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Tuesday, January 31, 2006

Per-megabyte rip-off in the UK

Listen up UK mobile operators! Your GPRS/3G pricing is ludicrous! Treat your roaming customers like this, and you're building up a future base of potential churn candidates like you wouldn't believe.....

I'm in the market for a new mobile tariff plan. I've decided I'm paying too much, and with a few foreign trips coming up I thought I'd see what's on offer. In particular, I want a plan which gives me vaguely-reasonable per-MB data charges to the "real Internet" both in the UK and from abroad. (No, not a portal. I want Google, Yahoo, my ISP Email & worldsbestbars.com when I'm on the road)

I'm not happy.

Firstly, trying to find data charges on operators' websites is almost impossible. "Check the fine print" is an understatement even for in-UK domestic rates. And I feel I deserve a Nobel Prize for actually daring to try to get to international data roaming fees.

And then the prices.

Overall, they are somewhere between 10x and 1000x reasonable figures.

For reference, let's look at what putting data onto the Internet costs. A quick burst on Google yields a few ISPs quoting $0.50 - $2.00 per gigabyte, not megabyte. Some fixed-broadband ISPs charge not much more "per incremental extra GB" downloaded on capped services, say $1-5 / GB. A not unreasonable premium vs. the scale economies of hosting.

So where do the 3 or 4 extra zeros go in the cellular network?

I'm not going to list all the tariffs here, but the typical "pay per use" domestic UK GPRS/3G tariff from a phone (ie not a laptop data card package) is around £2-3 ($3-5) per MB. Then there are bundles that give you say 10MB at 60p ($1) per MB.... but these aren't available on all phones/PDAs, or all voice plans.

So, let's say I want to get the O2-specific version of the HTC Wizard (which looks pretty ideal for web browsing over either 2.5G or WiFi).... I go through the purchase screens, and the only tariff options give me £3 per MB, with no option to select bundles, unless I want to restrict myself to on-portal use at O2 Active and i-Mode (NO!!! I WANT THE REAL INTERNET!!!!!)

T-Mobile at least gives a more general bundling offer, but we're still looking at stupid prices of around $1-2 per MB.

And then there's the killer. International data roaming.

Step forward Orange, and collect your prize for the most ludicrous tariff I've seen. Up to £25 per MB for some countries. That's $44. It's even £10 / MB to roam to Orange's home country, France. Play around with the "country select" screen here - maybe I've missed an even higher one.

Let's put that in perspective. It's cheaper to use a damn satellite connection. Or get a long-haul flight's worth of WiFi . Maybe I should do my email & browsing on the plane at 35000ft altitude rather than on the ground when I arrive.

Vodafone is a little better. They have some data roaming tariffs as "low" as £4.11 ($7) per MB, as long as you roam (and stay connected) to the right foreign operator. Wow. Or else it's back to £10/MB again.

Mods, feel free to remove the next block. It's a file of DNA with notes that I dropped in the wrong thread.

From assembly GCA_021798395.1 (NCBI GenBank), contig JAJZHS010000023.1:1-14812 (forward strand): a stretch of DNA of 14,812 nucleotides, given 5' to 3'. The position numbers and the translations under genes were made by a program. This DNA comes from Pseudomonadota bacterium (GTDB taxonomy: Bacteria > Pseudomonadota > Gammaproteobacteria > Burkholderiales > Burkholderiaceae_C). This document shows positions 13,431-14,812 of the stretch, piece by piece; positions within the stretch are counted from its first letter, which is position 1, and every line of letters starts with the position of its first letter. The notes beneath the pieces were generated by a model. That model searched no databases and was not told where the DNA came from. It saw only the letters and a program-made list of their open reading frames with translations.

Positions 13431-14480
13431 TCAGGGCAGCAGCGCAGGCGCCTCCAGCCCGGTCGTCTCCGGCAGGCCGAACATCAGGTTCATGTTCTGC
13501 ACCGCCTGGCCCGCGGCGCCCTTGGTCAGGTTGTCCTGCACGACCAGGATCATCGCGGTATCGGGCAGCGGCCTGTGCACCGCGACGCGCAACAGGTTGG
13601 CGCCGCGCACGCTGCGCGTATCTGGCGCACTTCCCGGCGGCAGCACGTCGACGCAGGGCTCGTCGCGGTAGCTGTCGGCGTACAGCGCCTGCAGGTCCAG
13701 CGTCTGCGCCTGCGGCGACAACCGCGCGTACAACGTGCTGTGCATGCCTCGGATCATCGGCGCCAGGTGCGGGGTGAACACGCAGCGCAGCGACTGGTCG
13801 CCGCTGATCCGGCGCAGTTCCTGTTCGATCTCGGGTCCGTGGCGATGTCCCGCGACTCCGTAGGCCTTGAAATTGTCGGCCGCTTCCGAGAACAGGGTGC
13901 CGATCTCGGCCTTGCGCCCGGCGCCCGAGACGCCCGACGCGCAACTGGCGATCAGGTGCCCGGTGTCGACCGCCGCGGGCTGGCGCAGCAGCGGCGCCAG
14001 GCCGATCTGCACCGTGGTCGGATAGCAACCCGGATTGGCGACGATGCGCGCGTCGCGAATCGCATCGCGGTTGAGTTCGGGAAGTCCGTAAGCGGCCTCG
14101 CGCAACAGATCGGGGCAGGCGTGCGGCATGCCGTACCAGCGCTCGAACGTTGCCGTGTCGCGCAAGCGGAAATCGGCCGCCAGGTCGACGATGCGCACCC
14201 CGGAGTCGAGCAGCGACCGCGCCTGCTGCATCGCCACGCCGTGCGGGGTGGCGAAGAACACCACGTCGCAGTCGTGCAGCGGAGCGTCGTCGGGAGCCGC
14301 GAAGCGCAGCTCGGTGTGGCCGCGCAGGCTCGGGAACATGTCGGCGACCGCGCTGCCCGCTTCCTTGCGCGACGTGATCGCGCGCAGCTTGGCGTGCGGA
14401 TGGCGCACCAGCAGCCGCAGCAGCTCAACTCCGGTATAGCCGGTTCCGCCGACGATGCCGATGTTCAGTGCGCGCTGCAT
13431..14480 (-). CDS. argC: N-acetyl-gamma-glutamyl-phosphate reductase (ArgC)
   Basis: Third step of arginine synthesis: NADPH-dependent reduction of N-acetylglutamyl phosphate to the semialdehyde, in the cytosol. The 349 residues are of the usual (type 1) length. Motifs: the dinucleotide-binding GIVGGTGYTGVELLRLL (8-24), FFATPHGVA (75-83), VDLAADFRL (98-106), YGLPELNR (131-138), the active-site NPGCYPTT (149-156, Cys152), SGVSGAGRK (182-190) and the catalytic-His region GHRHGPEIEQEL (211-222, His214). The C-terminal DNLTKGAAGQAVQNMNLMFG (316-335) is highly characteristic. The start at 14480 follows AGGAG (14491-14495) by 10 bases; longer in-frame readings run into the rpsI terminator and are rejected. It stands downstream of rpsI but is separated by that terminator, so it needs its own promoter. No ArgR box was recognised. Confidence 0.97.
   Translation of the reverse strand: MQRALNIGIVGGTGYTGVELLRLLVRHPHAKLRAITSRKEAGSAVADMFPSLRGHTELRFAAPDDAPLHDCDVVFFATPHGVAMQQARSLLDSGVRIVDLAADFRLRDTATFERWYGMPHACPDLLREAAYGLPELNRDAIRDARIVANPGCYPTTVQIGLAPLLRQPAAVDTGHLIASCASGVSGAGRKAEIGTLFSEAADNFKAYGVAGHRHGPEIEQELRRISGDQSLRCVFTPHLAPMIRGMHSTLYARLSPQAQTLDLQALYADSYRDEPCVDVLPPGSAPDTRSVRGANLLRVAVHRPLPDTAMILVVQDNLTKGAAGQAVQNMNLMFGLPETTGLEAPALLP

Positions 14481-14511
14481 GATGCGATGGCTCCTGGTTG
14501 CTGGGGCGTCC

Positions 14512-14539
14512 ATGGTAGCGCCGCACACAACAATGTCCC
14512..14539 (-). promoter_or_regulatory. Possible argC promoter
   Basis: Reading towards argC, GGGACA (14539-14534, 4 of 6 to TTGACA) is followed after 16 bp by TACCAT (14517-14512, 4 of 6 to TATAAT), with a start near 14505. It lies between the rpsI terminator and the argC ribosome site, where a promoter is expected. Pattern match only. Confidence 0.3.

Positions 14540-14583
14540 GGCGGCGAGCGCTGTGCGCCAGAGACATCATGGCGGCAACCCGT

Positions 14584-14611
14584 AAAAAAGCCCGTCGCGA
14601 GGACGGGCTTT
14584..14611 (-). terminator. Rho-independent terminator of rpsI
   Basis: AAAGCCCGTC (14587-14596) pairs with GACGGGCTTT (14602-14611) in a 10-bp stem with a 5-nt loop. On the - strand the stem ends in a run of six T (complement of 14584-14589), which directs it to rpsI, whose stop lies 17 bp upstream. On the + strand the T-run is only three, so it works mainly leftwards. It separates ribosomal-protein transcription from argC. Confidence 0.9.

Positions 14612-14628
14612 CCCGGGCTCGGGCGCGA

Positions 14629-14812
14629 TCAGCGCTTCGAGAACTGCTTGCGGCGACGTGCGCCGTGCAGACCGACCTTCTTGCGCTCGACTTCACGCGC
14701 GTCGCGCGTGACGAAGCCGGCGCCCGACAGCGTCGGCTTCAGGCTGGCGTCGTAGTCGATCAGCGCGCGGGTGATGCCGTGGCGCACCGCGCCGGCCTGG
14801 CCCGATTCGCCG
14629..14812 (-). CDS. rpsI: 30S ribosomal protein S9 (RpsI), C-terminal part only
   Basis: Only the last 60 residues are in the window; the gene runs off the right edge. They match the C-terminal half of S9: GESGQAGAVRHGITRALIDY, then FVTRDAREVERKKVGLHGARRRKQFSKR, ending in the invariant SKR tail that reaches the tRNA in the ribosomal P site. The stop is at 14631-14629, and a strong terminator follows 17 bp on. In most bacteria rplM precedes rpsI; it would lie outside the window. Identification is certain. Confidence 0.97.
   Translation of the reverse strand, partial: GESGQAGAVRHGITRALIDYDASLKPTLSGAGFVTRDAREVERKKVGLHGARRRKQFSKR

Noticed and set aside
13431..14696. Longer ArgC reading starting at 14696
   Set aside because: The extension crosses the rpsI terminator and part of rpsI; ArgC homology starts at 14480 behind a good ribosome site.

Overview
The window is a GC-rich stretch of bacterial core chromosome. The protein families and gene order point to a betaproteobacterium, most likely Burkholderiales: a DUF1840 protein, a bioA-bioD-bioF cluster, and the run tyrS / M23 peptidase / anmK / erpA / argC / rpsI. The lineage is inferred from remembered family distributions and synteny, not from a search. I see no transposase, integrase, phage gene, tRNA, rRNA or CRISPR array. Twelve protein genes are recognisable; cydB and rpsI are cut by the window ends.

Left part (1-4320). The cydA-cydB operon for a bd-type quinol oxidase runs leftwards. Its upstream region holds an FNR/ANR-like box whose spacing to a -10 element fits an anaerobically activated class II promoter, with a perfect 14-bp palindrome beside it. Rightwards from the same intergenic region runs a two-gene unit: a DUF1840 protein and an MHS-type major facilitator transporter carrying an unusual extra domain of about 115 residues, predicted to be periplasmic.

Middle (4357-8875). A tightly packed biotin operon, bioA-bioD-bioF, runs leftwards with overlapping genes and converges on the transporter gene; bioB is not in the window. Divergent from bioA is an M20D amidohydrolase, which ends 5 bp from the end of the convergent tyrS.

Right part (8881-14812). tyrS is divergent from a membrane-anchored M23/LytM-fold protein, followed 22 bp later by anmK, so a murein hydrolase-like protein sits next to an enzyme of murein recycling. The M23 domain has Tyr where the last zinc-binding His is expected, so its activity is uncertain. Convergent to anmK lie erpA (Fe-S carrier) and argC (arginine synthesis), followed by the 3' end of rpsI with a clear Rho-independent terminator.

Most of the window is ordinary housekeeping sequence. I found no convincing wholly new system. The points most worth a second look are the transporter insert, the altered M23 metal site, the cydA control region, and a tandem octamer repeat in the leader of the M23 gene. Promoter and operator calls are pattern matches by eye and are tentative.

T-Mobile's international roaming is at least simple at £7.50/MB for anywhere.

On average, maybe O2 is the "least worst".

The bottom line? Looks like I'm going to be signing up for WiFi hotspots a lot. Or using Internet cafes.

And waiting to churn to the first WiMAX / WiBro / Flash-OFDM / UMTS-TDD provider that has sensible roaming arrangements.

And I'm also wondering whether any of this could possibly be classed as "anticompetitive" and worthy of investigation by regulators. Any combative lawyers out there fancy pitching this to Ofcom or the European Commission?

5 comments:

Anonymous said...

sounds like you should take a laptiop on the road and use the cell phone for making calls......

marty mouse said...

Too right Dean! In France last month I sent 1 email and received 3 emails (each with about 3Mb of attachments -- not uncommon these days). This one session cost me £120. That was on Orange, the same as my home network. Why don't the networks implement tiered (and capped) tariffs based on daily usage?

Tony said...

Try Ireland, mate. You simply can't get bundles. Walled garden on Three, 2c per KB on Vodafone (yes, per Kilobyte - that's €20 or about £13 per Megabyte) and 1c on O2. Not only that, but they can't guarantee any quality of service, and the patchy 3G coverage means that if you're doing anything meaningful, let alone data rich (say, reading a page from the Guardian with all the graphics it has) it can take forever. So you're paying Vodafone to download adverts from someone else's web page. I know there's ways around it, but behaviours on the web proper should be translatable...and while I'm on, did you hear the one about roaming near the border with Northern Ireland? You could get 'pinched' by a Vodafone mast in the North, and end up paying ten times what you should be paying...that's a hoot, that one.

Susan said...

Does anyone know what the *actual* cost of a mobile phone call costs the provider, eg Vodafone, Orange etc.
My phone was stolen and (as an infrequent user it was a few days before I noticed it had gone) the call charges during that time have reached over GBP2000 (ouch!!). I am trying to get Vodafone to reduce these charges and it would be a helpful argument if I knew exactly what the *real* cost of a call was - not the tariff charged to the user?

Anonymous said...

Hello : I thought I was being ripped off by my SP in South Africa when I got charged R2 (about 18pence) per megabyte for 3G data. However, on reflection, it looks like this is more than reasonable. My roaming charges, if I stay on the right networks, is about R15 (about 1 pound 10p) while being in the UK. Maybe the answer is to use a South African SP as your SP when using data?!